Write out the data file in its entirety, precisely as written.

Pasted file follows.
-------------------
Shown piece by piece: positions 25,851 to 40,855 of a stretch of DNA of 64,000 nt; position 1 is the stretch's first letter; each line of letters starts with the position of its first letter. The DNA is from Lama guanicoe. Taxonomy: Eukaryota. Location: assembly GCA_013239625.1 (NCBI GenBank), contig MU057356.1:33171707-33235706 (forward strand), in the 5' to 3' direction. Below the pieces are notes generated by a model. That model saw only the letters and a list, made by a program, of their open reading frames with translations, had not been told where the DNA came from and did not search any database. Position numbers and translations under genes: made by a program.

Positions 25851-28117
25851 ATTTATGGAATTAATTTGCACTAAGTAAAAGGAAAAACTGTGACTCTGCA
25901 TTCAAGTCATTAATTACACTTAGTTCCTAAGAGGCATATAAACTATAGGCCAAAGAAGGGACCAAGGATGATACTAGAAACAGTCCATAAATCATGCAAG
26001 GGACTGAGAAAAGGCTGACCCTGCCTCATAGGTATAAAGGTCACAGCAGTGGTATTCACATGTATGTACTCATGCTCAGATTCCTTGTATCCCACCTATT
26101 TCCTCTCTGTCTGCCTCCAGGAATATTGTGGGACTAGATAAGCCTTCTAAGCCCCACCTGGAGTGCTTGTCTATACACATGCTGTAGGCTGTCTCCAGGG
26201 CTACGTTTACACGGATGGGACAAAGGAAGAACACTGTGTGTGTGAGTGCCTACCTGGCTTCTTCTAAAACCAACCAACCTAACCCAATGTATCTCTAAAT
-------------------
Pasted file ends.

Shown piece by piece: positions 25,851 to 40,855 of a stretch of DNA of 64,000 nt; position 1 is the stretch's first letter; each line of letters starts with the position of its first letter. The DNA is from Lama guanicoe. Taxonomy: Eukaryota. Location: assembly GCA_013239625.1 (NCBI GenBank), contig MU057356.1:33171707-33235706 (forward strand), in the 5' to 3' direction. Below the pieces are notes generated by a model. That model saw only the letters and a list, made by a program, of their open reading frames with translations, had not been told where the DNA came from and did not search any database. Position numbers and translations under genes: made by a program.

Positions 25851-28117
25851 ATTTATGGAATTAATTTGCACTAAGTAAAAGGAAAAACTGTGACTCTGCA
25901 TTCAAGTCATTAATTACACTTAGTTCCTAAGAGGCATATAAACTATAGGCCAAAGAAGGGACCAAGGATGATACTAGAAACAGTCCATAAATCATGCAAG
26001 GGACTGAGAAAAGGCTGACCCTGCCTCATAGGTATAAAGGTCACAGCAGTGGTATTCACATGTATGTACTCATGCTCAGATTCCTTGTATCCCACCTATT
26101 TCCTCTCTGTCTGCCTCCAGGAATATTGTGGGACTAGATAAGCCTTCTAAGCCCCACCTGGAGTGCTTGTCTATACACATGCTGTAGGCTGTCTCCAGGG
26201 CTACGTTTACACGGATGGGACAAAGGAAGAACACTGTGTGTGTGAGTGCCTACCTGGCTTCTTCTAAAACCAACCAACCTAACCCAATGTATCTCTAAAT